With the recent launch of Threads, I thought Meta might have had enough of trying to go after the business of another company for at least the month of July. I was wrong.
Today, the company released software version 56 for the Meta Quest 2 and the Meta Quest Pro. The latest software update, amongst a bunch of decent quality-of-life improvements and bug fixes, also turns your headset into a live-streaming device.
You can stream games to…Facebook?!
With the new update, you’ll actually be able to live stream the games you are playing to not Twitch, but to Facebook, of all places. You’ll need to link your Facebook account to your Meta account to make it work, but that’s about it.
Back by popular demand, the livestreaming to Facebook feature was redesigned to be as seamless and easy-to-use as possible, with high-quality video output and persistent access to a live chat panel so you can stay in touch with your friends as you go about your stream. As a reminder, this will roll out gradually, so not everyone will have access to this feature at first.
It’s interesting to see Meta focus on bringing gaming from the headset to Facebook. The company shut down its standalone gaming app for iOS and Android, which allowed users to watch people live streaming games (like Twitch) last year. It appears that the company still sees an opportunity for live streaming in gaming — at least when virtual reality is in play.
Hand tracking is getting a thumbs up
The company says that the update also greatly improves hand tracking — up to 75% latency reduction, in fact. In order to showcase what is possible, Meta provided the Move Fast demo, which allows users to use just their hands — without the controllers — to box their way through a game.
With V56, we’re rolling out Hand Tracking 2.2, which focuses on hands responsiveness, bringing the experience closer to controllers. This includes up to 40% latency reduction in typical usage and up to 75% during fast movement. We’ve also made additional improvements to make fast-paced games even more responsive. Try out the new Move Fast demo app, or start sweating with Litesport or VR Workout.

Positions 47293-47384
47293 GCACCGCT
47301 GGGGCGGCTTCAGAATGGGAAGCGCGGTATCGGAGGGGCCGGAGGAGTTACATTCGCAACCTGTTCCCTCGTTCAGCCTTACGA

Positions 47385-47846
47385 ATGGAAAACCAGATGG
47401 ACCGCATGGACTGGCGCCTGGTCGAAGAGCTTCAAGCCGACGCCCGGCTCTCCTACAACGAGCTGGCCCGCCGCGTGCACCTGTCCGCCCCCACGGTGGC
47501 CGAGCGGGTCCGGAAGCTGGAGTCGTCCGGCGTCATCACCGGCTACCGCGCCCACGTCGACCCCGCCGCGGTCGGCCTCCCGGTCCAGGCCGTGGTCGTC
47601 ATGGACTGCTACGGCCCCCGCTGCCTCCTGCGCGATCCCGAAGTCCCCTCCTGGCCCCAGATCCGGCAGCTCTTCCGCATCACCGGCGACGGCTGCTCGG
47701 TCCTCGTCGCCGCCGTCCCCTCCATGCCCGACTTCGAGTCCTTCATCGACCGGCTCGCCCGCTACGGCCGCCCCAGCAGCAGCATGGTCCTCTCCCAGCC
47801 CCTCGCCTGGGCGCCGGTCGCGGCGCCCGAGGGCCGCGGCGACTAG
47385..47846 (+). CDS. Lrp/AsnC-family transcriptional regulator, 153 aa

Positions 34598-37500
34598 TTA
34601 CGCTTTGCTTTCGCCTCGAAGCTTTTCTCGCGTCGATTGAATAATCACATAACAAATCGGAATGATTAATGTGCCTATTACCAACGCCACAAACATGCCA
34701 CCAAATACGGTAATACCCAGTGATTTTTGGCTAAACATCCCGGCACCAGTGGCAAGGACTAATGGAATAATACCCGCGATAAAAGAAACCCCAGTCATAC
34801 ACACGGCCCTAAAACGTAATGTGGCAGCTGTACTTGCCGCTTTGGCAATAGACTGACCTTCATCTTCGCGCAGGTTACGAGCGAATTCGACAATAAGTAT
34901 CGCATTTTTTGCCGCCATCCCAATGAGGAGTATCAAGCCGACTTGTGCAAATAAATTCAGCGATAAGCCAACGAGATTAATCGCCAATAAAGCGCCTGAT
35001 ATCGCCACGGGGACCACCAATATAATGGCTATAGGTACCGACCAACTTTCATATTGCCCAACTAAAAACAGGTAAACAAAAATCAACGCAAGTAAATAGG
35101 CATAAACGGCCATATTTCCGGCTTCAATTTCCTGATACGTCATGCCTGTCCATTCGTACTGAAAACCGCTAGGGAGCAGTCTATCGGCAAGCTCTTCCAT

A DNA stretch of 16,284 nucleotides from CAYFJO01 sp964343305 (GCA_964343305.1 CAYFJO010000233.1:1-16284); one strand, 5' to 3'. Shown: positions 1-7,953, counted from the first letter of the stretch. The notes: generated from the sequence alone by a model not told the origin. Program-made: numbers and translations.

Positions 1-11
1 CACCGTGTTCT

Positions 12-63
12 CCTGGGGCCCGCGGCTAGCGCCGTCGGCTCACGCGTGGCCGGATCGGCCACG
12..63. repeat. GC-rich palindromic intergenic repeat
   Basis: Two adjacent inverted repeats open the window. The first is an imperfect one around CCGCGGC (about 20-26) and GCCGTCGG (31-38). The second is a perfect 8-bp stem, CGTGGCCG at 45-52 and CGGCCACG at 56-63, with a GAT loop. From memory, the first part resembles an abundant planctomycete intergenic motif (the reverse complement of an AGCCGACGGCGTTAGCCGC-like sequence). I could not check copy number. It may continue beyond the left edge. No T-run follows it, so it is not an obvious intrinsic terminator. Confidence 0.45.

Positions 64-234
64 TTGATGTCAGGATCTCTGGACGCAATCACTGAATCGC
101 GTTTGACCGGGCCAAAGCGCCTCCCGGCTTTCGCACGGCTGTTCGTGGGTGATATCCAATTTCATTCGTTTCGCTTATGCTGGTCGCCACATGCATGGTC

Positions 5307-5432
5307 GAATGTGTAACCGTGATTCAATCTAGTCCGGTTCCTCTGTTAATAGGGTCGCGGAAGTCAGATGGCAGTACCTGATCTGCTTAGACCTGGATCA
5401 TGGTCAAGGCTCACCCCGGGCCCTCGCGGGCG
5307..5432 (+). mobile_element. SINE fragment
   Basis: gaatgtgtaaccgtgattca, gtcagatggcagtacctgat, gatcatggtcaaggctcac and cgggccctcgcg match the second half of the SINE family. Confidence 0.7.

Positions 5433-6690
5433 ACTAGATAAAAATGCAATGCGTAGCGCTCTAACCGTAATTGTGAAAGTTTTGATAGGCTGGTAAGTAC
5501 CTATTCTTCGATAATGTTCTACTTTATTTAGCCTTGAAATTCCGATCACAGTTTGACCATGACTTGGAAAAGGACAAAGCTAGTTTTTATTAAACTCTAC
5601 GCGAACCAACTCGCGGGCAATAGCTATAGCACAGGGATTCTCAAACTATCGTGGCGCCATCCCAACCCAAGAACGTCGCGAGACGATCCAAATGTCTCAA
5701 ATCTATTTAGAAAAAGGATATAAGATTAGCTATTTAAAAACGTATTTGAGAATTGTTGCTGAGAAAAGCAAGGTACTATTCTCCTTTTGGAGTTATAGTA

It’s a pretty cool demonstration that shows off how good the hand tracking is getting with the headset. It honestly reminds me of the good old Xbox Kinect days. Meta is also likely showing it off since Apple Vision Pro, which is set to launch early next year, also opts for hand tracking instead of controllers like the Meta Quest currently requires in most situations.
The company says that it expects even more improvements with hand tracking by the time it launches the Meta Quest 3 headset this fall.
But wait, there’s more!
In addition to live streaming to Facebook and better hand tracking, the new software update also adds more ways to stay connected with friends, the ability to automatically power on the headset in order to complete an update, system-wide local dimming on Meta Quest Pro, and some accessibility features like button remapping.
A lot of these updates seem perfect for the Meta Quest 3 to pick up on when it comes out this fall. The upcoming headset is 40% more compact than the second generation and features redesigned controllers, higher-resolution displays, and a much more powerful processor. It will also support full-color passthrough for mixed reality experiences.
It’s expected to start at $499, a whopping seven times cheaper than the Apple Vision Pro. While I’d love to pick up Apple’s, I think I’ll be sticking with Meta for the next generation of mixed reality on cost alone.